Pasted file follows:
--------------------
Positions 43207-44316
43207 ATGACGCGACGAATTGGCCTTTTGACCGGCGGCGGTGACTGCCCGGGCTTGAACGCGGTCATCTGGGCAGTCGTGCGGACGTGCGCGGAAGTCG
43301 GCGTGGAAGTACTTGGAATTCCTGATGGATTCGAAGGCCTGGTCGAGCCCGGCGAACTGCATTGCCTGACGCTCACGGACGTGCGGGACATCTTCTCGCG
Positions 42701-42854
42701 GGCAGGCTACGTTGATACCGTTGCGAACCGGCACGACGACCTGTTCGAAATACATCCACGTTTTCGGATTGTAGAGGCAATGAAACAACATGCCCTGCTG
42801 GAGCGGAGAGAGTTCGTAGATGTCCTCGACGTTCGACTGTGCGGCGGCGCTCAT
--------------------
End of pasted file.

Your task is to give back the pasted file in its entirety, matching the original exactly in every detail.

Positions 43207-44316
43207 ATGACGCGACGAATTGGCCTTTTGACCGGCGGCGGTGACTGCCCGGGCTTGAACGCGGTCATCTGGGCAGTCGTGCGGACGTGCGCGGAAGTCG
43301 GCGTGGAAGTACTTGGAATTCCTGATGGATTCGAAGGCCTGGTCGAGCCCGGCGAACTGCATTGCCTGACGCTCACGGACGTGCGGGACATCTTCTCGCG
Positions 42701-42854
42701 GGCAGGCTACGTTGATACCGTTGCGAACCGGCACGACGACCTGTTCGAAATACATCCACGTTTTCGGATTGTAGAGGCAATGAAACAACATGCCCTGCTG
42801 GAGCGGAGAGAGTTCGTAGATGTCCTCGACGTTCGACTGTGCGGCGGCGCTCAT